Please be mindfull...

Discussion in 'Cypripedium' started by Heather, Jun 20, 2008.

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  1. Jun 20, 2008 #1

    Heather

    Heather

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    When posting about natural Cyp. habitats. We don't want to risk anyone being able to poach anything from the wild based on logistical information.

    Thank you!
     
  2. Jun 20, 2008 #2
    Good point Heather...!!!!!!!!!!!!! :) I think there are a lot of people with the "good will" to do that!!!!!!! (You all understand what I mean...!!!)
     
  3. Jun 20, 2008 #3

    Corbin

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    I understand the concern and could not agree more, but on the other hand if I or anyone else knows where they are and if we do not share how is anybody else going to enjoy them?
     
  4. Jun 20, 2008 #4

    Heather

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    I think photographs and vague location descriptions are fine. PM a person if you want details and it should be up to them to discern whether to give out more particulars.

    This isn't really an issue with any of our members - I think we are all quite conservation minded - but we do have a lot of unregistered guests and I just think we should be mindful of it.
     
  5. Jun 22, 2008 #5

    cnycharles

    cnycharles

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    I usually offer to take someone/people to a spot of concern if I haven't met them before to gauge their level of 'interest before I would give them directions to a spot; before that I often describe the mud, the mosquitos and the distance walking/driving to a spot they may have to endure if they really want to see something. After that most people are just happy to see the pictures. One person asking me about certain plants made a fairly flat joke about 'having a shovel in the trunk' without my having said anything about plant poaching; others will unknowingly point out their future orchid poaching potential by talking about other wildflowers they've borrowed and put in their gardens. I just smile and mentally remove them from any future orchid trips! If it seems like they are willing to learn I try to explain why it isn't a good idea to take plants from the wild.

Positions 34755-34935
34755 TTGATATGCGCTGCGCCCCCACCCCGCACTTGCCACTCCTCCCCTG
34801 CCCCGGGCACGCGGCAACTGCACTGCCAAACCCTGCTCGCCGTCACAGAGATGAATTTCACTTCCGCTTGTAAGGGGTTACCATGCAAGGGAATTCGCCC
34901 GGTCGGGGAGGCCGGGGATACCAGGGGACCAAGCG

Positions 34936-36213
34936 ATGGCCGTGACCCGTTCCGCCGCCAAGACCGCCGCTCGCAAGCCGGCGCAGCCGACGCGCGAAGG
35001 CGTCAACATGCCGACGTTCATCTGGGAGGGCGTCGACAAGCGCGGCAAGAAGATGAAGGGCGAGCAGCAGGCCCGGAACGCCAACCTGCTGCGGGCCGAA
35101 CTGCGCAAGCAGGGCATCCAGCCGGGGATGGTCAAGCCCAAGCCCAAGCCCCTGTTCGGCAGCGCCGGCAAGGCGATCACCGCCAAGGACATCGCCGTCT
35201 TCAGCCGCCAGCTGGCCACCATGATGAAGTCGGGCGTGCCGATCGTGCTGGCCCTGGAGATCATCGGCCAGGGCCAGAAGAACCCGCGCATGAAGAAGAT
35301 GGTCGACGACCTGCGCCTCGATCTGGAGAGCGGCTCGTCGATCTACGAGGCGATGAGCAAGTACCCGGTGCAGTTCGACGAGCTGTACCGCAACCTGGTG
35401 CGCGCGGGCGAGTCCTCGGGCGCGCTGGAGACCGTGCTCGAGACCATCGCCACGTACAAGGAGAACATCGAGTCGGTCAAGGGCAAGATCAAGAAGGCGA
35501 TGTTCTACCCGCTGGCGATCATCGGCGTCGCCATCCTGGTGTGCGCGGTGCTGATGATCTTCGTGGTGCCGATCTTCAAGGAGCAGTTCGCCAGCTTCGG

Often photographers (like myself) are so involved with getting pictures that they don't concern themselves with the possibility of removing plants, though I have seen photographers so anxious to get pictures of everything that they don't pay attention to where they tromp, where the tripod legs get stuck or what they knock over, or things like that. I have an ingrained habit now when I am in orchid habitats that I am always walking with my head down to see where I'm stepping; it can be a real problem when walking through a cedar or hardwood forest where sticks can reach out at head level... good reason to where a hat

    - these are just thoughts for someone who may not understand why people knowing about orchid or other plant sites are often very careful about not giving out location information, it isn't because we are selfish people or jerks that don't want anyone else to know about a prime spot, it is too easy for a spot to get ruined or plants removed by people that may be somewhat well-meaning (or obviously completely un-well-meaning) but just don't know the dangers of being at a site or removing plants (other than it being not legal in most cases if you don't have permission of landowner)
     
  6. Jun 14, 2010 #6